BiFan 2016 Review: THE FOREST Is A Slow Burn Beauty

Contributor; Bangkok
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BiFan 2016 Review: THE FOREST Is A Slow Burn Beauty

In Paul Spurrier's The Forest, Preecha (Asanee Suwan) walks into a bucolic village in nowhere Thailand to begin a new chapter in his life as teacher in the local village. Whatever hope and passion he has for his new profession quickly dissipates in the stultifying atmosphere where nothing happens, nothing works and the deadening hand of the local village headman Vithaya (Vithaya Pansringarm from Only God Forgives) aims to keep it that way

Preecha finds one person he can help - a poor mute village girl Ja (Wannasa Wintawong) who is bullied by her classmates. He is determined to set things straight, but soon comes up against petty politics at which point the story pivots away from Preecha and his stifling new job to Ja who lives and cares for her alcoholic, impoverished father.

When Ja is chased by bullying classmates into a supposedly haunted forest, she meets and is terrified by a Boy (Tanapol Kamkunkam) who appears to live in the forest. She and the boy gradually form a strange but powerful friendship.

Spurrier weaves these two story lines neatly as the boy begins knocking off Ja's enemies and all hell breaks loose in the village. Neither easily categorized as a drama nor a horror film, Spurrier returns to familiar territory he last explored in his groundbreaking 2005 feature P (the first Thai language feature written and directed by a foreigner).

In The Forest, Spurrier writes, directs, edits and scores the film, assisted by his wife, Jiriya Spurrier. The Forest has a true vérité feel, helped by the natural quality of the two child actors, who apparently were found at the local school near the remote filming location. Like few other westerners, Spurrier knows his territory. He opens a window into a rural Thailand that is captured realistically and without glamour. You feel the deadening heat and the swelter of a village held in stasis by oppressive, small time corruption.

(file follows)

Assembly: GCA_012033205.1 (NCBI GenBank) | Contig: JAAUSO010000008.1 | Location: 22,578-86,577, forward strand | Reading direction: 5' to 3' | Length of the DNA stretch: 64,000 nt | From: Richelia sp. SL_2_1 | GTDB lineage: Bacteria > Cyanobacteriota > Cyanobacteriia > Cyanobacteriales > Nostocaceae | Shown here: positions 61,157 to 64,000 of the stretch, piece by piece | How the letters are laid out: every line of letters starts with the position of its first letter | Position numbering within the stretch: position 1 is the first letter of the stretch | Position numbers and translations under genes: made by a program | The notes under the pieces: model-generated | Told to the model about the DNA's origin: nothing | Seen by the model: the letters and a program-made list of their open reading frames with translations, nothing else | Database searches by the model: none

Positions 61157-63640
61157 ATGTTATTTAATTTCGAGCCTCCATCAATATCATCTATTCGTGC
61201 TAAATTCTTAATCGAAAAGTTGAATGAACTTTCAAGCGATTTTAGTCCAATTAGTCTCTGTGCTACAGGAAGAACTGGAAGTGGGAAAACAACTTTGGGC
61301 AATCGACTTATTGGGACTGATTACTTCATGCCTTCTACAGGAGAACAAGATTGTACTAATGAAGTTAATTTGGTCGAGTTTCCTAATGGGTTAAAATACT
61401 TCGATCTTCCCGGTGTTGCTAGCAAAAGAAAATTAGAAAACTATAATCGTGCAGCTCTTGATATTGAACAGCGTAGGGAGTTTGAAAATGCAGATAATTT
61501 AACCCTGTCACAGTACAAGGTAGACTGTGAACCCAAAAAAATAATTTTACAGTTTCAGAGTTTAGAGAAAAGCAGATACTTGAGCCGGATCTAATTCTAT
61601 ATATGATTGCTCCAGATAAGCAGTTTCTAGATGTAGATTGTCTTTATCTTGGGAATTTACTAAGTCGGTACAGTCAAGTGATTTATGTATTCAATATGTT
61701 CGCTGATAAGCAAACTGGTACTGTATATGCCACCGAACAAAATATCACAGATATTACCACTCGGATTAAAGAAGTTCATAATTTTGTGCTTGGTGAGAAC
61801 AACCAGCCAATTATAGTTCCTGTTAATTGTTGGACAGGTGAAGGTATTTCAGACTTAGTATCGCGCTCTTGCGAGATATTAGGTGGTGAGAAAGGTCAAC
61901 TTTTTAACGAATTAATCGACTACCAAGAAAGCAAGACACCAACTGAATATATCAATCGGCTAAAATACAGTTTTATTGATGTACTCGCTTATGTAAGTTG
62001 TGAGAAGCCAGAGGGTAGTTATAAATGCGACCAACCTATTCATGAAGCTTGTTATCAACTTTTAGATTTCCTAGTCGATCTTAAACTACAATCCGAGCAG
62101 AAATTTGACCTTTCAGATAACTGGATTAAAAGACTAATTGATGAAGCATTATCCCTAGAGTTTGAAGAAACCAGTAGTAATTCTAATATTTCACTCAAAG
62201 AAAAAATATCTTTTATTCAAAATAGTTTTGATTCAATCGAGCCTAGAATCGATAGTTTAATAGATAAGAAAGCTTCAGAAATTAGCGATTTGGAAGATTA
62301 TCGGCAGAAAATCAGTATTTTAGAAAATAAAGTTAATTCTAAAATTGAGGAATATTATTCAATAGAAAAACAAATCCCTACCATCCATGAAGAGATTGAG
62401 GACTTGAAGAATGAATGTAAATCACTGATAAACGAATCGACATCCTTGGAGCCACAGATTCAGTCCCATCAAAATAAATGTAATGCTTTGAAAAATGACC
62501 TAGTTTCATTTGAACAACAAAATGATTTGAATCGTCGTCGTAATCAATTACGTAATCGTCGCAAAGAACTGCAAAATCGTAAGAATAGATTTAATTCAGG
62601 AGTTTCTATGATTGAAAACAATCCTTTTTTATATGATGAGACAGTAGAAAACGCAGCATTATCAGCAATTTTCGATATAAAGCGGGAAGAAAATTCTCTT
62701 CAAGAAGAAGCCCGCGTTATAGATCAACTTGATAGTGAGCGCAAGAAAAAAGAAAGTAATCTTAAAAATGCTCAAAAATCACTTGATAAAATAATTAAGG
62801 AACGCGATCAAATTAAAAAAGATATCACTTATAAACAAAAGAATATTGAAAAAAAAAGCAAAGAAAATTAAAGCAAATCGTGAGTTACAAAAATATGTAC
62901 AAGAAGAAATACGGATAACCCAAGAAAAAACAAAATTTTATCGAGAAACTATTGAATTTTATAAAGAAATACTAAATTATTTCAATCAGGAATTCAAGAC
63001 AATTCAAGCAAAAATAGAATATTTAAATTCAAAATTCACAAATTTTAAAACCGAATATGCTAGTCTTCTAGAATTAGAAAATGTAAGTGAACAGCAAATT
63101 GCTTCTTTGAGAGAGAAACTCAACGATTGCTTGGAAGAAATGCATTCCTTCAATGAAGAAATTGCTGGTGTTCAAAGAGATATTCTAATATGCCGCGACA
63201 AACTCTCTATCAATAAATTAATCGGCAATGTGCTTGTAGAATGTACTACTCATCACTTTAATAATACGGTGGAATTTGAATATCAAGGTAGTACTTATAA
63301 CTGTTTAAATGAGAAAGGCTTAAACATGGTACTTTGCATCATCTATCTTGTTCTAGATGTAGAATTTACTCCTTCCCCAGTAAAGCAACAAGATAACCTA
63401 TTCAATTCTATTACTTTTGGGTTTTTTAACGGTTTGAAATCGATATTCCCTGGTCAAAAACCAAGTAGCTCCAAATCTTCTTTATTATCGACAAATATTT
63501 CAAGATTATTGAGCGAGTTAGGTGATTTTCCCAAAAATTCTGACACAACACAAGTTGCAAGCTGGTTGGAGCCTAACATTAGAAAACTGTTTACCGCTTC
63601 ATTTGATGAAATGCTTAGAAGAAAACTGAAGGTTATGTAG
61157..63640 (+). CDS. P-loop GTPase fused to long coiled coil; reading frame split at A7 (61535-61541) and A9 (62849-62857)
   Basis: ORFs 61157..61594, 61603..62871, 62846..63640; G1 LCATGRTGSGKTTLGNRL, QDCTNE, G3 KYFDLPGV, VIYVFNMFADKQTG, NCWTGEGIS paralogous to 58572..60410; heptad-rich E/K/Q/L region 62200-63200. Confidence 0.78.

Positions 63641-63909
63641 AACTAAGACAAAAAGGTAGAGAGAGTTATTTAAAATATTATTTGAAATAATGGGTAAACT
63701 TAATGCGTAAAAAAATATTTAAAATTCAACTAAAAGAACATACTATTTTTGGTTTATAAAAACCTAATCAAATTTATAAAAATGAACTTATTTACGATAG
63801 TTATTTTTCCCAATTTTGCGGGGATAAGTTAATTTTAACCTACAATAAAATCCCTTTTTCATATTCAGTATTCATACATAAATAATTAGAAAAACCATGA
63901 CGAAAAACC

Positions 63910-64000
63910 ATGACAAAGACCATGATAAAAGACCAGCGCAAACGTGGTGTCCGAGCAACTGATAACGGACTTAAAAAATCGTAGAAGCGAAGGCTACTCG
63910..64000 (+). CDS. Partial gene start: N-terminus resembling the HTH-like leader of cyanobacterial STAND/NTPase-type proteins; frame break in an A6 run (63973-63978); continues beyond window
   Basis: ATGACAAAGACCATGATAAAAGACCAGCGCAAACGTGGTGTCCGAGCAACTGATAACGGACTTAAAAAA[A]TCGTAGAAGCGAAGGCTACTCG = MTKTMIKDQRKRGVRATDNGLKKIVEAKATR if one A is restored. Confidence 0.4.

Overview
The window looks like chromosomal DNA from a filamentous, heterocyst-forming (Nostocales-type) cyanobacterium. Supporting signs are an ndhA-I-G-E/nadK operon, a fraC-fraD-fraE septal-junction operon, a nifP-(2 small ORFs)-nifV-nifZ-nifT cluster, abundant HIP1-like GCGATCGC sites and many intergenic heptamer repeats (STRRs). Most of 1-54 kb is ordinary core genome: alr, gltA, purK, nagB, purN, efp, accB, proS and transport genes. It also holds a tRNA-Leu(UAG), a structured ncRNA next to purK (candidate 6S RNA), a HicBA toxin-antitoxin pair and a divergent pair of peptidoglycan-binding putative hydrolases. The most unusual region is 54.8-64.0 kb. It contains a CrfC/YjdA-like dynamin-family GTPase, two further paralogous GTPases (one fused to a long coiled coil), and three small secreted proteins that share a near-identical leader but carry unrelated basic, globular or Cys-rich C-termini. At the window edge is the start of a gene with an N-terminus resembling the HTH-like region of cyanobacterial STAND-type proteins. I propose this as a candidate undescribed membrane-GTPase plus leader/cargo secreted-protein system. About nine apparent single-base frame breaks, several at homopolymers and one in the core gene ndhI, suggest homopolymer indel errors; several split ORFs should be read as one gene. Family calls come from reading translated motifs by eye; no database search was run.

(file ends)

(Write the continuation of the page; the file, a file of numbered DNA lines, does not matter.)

Where Spurrier has truly upped his game from his last outing is in the dialogue and look of the film. Asanee Suwan (previously seen in Beautiful Boxer) gives a masterful performance as the sensitive ex monk quickly torn apart by emotional forces around him.  The crackling sexual tension between he and his fellow teacher Nittaya (Thidarat Kongkaew) is perfectly pitched in dialogue that says one thing (duty and abstinence) while their looks and actions tell the real story (a train wreck of an affair is inevitable).

The film is visually breath-taking. As the Boy and Ja's friendship deepens, their world - the forest - becomes a  magical playground full of lakes, caves, mountains and stunning vistas -  a perfect  metaphor for the innocence they have lost and the growing deep bond between them.

While The Forest takes its sweet time before the blood flows, Spurrier's sure hand cranks the tension steadily.  It is in many ways a small story on a small budget but Spurrier controls and combines all the elements masterfully  to deliver a far larger, profound cinematic experience.

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